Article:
As all Melbournians will attest, this summer has been one wet weekends and humid nights. No doubt has the wet been good for our gardens and catchments, but the humidity has been rather unpleasant and it has been these humid conditions that our Crepe Myrtle - Lagerstroemia – has succumbed to Powdery mildew.
Powdery mildew or Uncinula necator is disease mostly common in viticulture when the conditions in the canopy are humid and dense. It is a disease that may overwinter inside dormant buds which enables the fungus to infect shoot growth in spring, and in very humid conditions look like these pictures. Because this part of the tree does not get a lot of direct sunlight, virtually none actually, and constant humidity and temps of around 25°C-29°C have been common this summer, Powdery mildew has gone nuts in this case.
Right now there is not a lot to do, so it is next year you have to think about. Once leaf fall happens use a wettable sulphur spray, and if you are worried about it not being good for the environment don’t worry; this is an organic substance and you can get uber friendly sprays from your local garden centre. If it is a real problem throughout your tree/shrub/grapevine what you will need is a systemic fungicide.
So, if you are coming around to mine for a BBQ, don't go sniffing around the back of my Crepe Myrtle for a look-see cos' any spores that are still present could stray onto your trendy boat shoes and settle on your award winning Fycus!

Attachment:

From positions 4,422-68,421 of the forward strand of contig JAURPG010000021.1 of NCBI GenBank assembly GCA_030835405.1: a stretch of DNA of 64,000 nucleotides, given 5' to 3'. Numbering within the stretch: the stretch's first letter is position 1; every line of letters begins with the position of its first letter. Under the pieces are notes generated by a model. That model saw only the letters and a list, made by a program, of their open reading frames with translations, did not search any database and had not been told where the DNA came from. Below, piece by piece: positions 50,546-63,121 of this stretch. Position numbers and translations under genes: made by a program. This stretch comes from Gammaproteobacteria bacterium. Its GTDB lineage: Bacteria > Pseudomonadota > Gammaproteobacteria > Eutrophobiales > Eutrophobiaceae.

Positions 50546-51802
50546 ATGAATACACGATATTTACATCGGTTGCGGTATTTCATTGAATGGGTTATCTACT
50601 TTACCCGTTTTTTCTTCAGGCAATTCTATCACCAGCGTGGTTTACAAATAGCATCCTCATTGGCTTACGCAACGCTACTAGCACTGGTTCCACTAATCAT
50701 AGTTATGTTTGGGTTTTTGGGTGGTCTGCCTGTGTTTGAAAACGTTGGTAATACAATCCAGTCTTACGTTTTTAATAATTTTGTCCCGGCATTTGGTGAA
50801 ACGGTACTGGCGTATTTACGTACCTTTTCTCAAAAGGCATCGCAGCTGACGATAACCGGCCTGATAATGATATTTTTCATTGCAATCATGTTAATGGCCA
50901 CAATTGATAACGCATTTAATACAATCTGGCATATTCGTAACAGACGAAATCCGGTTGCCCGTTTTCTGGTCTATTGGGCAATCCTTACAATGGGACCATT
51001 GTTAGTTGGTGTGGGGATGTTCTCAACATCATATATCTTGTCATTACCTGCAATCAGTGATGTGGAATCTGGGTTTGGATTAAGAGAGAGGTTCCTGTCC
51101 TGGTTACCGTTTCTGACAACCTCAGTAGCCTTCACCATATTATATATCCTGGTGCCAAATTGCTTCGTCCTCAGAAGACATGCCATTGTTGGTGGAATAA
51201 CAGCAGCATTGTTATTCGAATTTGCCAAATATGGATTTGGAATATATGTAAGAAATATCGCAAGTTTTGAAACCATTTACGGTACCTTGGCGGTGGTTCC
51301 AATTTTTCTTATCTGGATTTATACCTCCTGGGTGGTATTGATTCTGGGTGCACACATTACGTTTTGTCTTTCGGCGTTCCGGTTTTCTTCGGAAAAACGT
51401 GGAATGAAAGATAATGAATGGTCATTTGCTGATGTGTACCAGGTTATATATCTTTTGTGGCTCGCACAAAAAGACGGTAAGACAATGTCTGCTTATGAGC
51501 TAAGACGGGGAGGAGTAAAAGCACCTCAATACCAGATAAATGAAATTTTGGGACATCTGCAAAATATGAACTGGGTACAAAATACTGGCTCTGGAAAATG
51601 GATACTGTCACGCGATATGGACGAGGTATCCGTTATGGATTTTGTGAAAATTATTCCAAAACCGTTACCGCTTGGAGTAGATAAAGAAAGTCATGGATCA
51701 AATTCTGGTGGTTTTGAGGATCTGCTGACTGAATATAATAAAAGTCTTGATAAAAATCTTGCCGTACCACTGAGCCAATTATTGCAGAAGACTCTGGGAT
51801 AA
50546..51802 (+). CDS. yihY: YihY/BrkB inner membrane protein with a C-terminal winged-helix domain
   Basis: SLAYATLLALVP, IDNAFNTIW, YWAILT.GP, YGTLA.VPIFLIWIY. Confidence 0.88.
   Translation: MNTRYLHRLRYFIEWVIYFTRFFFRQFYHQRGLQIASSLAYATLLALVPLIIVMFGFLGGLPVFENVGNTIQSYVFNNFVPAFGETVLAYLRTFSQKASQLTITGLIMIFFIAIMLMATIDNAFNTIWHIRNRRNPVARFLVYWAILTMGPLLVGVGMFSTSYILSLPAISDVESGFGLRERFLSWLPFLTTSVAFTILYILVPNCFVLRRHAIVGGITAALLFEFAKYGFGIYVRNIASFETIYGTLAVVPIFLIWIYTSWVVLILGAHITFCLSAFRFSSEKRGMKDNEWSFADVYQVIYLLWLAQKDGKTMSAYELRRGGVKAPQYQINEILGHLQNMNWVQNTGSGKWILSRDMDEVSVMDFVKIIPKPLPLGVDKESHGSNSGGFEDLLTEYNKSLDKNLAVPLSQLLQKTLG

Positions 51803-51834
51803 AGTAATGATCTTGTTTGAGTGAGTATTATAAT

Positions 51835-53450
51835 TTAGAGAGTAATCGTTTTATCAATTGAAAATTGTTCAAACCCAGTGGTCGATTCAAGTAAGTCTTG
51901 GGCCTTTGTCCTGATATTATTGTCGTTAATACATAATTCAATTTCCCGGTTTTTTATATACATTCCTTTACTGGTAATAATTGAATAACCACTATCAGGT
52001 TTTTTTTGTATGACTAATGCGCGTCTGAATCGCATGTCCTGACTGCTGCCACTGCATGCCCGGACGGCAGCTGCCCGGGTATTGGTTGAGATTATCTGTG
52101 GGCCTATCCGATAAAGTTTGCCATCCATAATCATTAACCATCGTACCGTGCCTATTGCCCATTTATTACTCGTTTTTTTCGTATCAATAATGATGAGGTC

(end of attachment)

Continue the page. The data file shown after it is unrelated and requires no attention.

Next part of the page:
Sunday, February 6, 2011
Lauren Bacall on Humphrey Bogart, “For myself, I can only say that he changed me. He was my teacher my husband, my friend. In his life and his work, Bogey was integrity, truth, and courage. He taught me how to live. That it was okay to trust. He taught me to keep going no matter what. He did. And he is.”
You get the jist; they were soul mates. Just like duck and Pinot Noir I guess. And it was Friday night in downtown Brunswick in my little kitchen that I introduced Punch Yarra Valley Close Planted Pinot Noir 2006 to my crispy skin duck with tarragon lentils with baby carrots braised in white wine and butter with fennel seeds – cue wocka wocka music now.
It’s no secret that I am a huge fan of Punch wines – Huge! It is safe to say that I am also a big fan of duck. So why has it taken me so long to figure this little union out? Buggered if I know. Needless to say, the wine was just sexy as (my last six pack is now a five pack) with layer upon layer of toffee, bacon fat, delicate violets and just simply gorgeous and quite frankly perfect. And the duck; cooked to perfection (i just had my oven fixed the following day after being without her for close on three months). There’s nothing else to say really.
Drink with the above dish
Drink till 2021
Screwcap 13.5%v/v $75 mailing list three years ago
Saturday, February 5, 2011
Like I’ve said, its a cider revolution. Not long ago Erin, who is also a recent convert, took a trip to Uncle Dan’s to grab some cider. Not knowing exactly what she wanted Erin duly grabbed an armful of the stuff for a little tasting session at home. This was my favourite. The John Kepplers Premium Apple Cider, Ireland, which happens to come in a big-arse can, looks like a flat beer in the glass – not very appealing I know – but pretty soon a great waft of apple (der), cinnamon and a bit of smokiness which very much reminded me of my Nanna’s apple pie. The real joy was that this cider did not suffer from the sugar hit that most of the others did, and instead having a tart, dry finish. Top notch this one.
Drink with BBQ pork chops
Can 6%v/v $4.90 at Dan Murphy’s Preston